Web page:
Software is only as good as how its perceived to be. The perception of its usefulness is controlled by the user. These days, the user really does not care if the software installation is "user specific" or not. From a user's point of view, it needs to work. That's it.
As a user who doesn't care about how the system works, if you're prompted to enter a password for software installation, that's one more dialog box you have to deal with. If software could be installed on a per user basis, as a user, you'd still see a dialog box that asks you if you want to install it for you or for everyone. Now, does that sound familiar? Windows does it. How many times have you actually stopped to think about the merits vs the demerits of installing the software for others when you answered that question? That's your answer for you right there - the real problem is the additional step of communication required.
What is needed is an App Store for Linux that is distribution agnostic. From a user's point of view, they need one place to search for "an application that does what they want". They need one way to install it. Finally, they need to know how they can access the application they have installed.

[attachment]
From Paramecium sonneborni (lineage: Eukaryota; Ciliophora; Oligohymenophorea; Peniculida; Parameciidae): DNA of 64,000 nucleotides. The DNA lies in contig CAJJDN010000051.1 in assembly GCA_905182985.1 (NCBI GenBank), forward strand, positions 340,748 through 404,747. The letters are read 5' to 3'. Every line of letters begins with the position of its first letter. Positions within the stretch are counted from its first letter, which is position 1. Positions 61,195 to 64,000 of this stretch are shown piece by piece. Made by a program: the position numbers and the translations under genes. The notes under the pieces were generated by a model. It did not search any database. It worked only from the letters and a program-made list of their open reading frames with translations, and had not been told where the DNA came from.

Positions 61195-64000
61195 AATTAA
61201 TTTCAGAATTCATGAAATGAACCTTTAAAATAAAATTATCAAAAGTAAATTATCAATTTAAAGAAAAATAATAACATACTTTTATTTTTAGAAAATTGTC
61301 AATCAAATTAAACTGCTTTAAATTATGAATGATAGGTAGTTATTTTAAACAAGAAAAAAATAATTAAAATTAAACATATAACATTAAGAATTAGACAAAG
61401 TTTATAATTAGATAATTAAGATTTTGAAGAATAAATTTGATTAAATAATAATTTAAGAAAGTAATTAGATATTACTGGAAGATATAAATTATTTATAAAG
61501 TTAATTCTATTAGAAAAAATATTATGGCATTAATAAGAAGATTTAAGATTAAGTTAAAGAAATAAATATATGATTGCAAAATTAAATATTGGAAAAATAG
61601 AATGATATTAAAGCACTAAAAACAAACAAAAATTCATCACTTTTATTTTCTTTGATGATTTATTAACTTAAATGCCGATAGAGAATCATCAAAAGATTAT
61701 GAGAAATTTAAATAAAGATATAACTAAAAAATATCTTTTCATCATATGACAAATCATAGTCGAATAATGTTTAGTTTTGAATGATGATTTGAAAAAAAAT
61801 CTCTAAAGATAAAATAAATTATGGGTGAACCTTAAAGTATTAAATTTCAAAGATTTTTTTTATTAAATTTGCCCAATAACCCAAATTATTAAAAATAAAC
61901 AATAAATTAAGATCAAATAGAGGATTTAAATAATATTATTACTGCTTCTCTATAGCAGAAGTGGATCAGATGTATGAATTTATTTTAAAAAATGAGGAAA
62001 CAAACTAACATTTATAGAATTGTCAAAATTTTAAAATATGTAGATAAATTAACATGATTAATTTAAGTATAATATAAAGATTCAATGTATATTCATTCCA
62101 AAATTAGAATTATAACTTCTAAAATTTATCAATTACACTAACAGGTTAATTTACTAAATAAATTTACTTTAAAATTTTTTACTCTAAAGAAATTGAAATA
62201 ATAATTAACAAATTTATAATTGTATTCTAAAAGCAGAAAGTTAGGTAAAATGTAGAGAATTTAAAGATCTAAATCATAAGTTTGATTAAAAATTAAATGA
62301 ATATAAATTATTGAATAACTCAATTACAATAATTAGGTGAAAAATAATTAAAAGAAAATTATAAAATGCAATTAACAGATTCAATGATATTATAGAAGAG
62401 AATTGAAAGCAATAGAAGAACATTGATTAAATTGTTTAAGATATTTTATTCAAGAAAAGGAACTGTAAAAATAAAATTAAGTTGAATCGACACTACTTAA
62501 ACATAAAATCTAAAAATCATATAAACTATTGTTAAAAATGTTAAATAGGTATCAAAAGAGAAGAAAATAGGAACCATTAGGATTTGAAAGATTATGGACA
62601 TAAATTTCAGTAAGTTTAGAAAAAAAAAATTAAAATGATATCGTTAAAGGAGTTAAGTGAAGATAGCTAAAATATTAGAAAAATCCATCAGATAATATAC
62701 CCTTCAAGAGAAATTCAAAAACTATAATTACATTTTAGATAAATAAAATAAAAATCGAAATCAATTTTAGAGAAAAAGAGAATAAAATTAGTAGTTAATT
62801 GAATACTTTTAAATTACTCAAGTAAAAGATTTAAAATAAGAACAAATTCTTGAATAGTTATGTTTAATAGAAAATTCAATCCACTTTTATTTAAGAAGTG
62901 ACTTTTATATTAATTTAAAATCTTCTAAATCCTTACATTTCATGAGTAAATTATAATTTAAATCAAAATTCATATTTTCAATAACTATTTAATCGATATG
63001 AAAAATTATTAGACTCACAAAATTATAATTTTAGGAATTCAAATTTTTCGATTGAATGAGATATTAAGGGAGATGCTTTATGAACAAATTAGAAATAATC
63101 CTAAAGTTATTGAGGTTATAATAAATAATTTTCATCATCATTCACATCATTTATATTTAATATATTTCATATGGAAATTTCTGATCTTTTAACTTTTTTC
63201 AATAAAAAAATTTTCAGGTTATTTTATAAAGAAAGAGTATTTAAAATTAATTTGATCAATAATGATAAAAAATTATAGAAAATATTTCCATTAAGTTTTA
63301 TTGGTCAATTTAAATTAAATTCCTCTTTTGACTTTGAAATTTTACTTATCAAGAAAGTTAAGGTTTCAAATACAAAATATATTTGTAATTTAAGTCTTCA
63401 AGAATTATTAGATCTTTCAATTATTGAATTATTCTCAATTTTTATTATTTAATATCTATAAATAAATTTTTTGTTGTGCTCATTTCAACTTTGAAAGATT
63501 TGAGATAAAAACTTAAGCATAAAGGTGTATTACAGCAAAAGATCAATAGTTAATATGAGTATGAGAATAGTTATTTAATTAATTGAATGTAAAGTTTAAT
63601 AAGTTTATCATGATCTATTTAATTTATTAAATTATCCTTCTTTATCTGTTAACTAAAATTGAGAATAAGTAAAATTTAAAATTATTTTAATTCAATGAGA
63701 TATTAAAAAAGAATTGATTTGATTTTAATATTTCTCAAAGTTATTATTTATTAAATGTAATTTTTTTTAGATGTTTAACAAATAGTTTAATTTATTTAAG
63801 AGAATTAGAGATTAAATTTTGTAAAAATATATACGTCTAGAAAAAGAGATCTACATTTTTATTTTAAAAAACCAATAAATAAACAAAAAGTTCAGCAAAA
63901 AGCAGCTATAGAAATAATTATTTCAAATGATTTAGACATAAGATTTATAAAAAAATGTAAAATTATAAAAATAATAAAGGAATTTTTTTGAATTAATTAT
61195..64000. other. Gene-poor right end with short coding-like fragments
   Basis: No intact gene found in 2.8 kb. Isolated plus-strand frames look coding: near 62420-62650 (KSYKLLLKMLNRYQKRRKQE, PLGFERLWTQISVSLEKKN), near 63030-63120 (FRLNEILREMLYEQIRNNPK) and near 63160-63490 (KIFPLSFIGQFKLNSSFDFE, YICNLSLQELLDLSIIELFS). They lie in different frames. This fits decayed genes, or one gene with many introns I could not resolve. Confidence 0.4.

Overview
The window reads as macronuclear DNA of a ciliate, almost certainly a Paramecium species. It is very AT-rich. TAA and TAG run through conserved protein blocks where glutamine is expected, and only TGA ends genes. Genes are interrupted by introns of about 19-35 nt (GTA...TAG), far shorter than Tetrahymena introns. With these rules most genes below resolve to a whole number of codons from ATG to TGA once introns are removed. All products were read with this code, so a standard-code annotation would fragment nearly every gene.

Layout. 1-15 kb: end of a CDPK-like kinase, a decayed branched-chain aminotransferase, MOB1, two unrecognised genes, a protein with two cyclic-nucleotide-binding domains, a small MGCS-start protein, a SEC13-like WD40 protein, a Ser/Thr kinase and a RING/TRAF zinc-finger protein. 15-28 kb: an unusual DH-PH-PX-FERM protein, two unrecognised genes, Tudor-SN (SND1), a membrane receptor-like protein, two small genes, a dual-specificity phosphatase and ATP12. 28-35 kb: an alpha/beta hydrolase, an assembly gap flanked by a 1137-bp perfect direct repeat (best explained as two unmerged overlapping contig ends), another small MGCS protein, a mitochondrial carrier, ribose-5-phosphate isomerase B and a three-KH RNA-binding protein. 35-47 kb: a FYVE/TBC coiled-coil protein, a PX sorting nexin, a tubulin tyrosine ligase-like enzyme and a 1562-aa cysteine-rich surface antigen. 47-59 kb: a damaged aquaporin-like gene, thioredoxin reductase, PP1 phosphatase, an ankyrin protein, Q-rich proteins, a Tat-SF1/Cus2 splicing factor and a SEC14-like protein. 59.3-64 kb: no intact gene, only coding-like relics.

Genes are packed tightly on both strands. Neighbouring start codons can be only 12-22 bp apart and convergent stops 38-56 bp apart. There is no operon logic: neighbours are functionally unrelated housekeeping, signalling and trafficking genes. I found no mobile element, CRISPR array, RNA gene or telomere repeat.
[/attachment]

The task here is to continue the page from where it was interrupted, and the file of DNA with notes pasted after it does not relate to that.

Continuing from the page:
What I'm essentially talking about here is reducing the learning curve for Linux. A byproduct of this effort will be making distributions more compatible. Nintendo and Apple have both proven that if you want real market growth, you need to convert new users. Easing installation of applications on Linux will go a long way towards that. What will also help is integrating the functionality of websites that provide the names to the Linux equivalents of popular Windows and Mac software from within the same application installation search box.
A new user is most likely to look for "photoshop for linux" if they're after a good photo editing suite. If they get results that show them equivalents and how they have been rated by others, that will go a long way into boosting the user's confidence that they might actually be able to get what they want done using Krita or The Gimp.
Reading cassettes, tout azimuth (Part II)
1 week ago